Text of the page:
Education is such a broad field, so the partners narrowed their focus and decided to provide visibility to the courses available at some of the best universities in Malaysia, the qualification criteria for these courses and the scholarships available. They teamed up with Loh Siee Hoong, a JPA (Public Services Department) scholar and top student who knew his way around when it came to getting scholarships and acing examinations. The trio decided to create a platform that would simplify the search for courses as well as scholarships.

“This is an area that is almost undisrupted and the transparency is super low,” Khaw points out. “I am from Taiping and Siee Hoong is from Ipoh. It’s very hard for people like us, from small towns, to gain access to information on the opportunities that are available in Kuala Lumpur.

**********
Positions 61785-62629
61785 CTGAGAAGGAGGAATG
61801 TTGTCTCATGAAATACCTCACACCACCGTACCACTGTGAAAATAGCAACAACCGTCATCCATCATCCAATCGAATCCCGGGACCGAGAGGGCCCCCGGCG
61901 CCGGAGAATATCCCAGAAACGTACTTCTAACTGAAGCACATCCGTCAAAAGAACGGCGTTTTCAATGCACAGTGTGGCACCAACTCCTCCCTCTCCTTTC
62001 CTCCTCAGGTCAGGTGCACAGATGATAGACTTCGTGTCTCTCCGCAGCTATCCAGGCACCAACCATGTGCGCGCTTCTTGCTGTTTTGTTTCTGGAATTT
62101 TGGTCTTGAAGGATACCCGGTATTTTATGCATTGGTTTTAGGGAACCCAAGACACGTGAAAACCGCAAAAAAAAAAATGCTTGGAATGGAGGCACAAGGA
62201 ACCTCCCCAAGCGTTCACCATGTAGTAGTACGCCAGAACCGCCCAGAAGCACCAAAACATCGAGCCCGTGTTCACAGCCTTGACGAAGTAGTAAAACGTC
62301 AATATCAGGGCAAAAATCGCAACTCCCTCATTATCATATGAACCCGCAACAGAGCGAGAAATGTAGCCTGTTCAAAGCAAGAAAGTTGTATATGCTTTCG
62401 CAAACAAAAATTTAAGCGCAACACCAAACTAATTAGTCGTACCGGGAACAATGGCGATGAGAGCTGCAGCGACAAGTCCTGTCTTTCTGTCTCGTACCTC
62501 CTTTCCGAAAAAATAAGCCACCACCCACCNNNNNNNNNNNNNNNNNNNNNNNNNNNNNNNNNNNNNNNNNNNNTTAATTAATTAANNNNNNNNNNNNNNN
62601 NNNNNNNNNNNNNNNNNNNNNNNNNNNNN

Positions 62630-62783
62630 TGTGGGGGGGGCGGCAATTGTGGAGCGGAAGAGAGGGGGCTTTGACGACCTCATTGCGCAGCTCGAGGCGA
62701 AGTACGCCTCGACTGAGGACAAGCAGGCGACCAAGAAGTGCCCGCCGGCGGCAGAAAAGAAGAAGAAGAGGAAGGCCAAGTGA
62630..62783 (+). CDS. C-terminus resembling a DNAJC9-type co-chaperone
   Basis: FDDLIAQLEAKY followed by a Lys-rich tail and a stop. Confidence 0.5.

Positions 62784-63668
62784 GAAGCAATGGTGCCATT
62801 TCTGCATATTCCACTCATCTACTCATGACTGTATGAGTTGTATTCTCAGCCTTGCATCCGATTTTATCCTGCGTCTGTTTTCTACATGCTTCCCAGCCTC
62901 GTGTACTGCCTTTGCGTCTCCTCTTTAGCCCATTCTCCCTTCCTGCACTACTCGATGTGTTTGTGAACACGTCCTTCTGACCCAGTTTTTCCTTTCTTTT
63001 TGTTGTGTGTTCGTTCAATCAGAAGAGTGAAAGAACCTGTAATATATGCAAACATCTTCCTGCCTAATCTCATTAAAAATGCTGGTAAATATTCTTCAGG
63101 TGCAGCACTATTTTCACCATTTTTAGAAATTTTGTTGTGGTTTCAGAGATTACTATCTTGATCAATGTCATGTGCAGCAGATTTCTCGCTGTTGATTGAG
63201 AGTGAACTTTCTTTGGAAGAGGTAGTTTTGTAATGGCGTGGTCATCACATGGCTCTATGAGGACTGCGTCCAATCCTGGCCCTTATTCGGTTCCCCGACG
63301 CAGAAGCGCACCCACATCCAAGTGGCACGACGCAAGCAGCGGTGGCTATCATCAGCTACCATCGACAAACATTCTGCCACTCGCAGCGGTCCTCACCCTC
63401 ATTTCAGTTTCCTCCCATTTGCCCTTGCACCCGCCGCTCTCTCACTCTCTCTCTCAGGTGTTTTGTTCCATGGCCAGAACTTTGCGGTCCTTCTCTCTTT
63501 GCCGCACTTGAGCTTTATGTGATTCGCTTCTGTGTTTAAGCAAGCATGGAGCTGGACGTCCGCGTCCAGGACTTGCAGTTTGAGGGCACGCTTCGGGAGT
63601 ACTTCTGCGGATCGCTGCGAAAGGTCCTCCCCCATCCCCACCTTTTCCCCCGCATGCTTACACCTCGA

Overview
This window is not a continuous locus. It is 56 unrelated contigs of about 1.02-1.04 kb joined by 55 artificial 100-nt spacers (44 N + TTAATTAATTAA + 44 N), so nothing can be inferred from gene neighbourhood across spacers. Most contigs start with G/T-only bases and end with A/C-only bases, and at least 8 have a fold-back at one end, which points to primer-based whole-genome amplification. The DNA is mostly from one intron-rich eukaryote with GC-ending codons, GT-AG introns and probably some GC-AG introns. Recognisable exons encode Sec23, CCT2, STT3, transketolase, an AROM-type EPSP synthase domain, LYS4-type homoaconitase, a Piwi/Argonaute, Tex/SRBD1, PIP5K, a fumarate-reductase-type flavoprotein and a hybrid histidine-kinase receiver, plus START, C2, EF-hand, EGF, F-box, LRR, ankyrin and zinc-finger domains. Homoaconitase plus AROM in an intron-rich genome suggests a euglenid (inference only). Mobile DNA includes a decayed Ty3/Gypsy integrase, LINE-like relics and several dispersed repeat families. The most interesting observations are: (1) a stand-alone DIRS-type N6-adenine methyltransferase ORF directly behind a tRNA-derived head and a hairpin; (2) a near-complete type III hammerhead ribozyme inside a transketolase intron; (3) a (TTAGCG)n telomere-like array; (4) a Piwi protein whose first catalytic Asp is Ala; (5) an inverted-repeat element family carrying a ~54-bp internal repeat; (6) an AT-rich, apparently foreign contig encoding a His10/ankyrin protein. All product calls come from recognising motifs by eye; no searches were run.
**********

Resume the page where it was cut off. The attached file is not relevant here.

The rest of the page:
A student checking out Uni Enrol’s scholarship-matching platform on his phone

“A lot of the scholarship opportunities start from the big cities. And by the time the information reaches people like us, the scholarships have already been snatched up.”

What was needed was a platform that would make all the opportunities immediately available nationwide so that students from small towns or even rural areas could compete for them.

Khaw says, “After much discussion, we started building the first — and still the only — platform that can do what we call ‘an eligibility checking system’. It allows students from across the country to gain visibility on which courses they are qualified to join.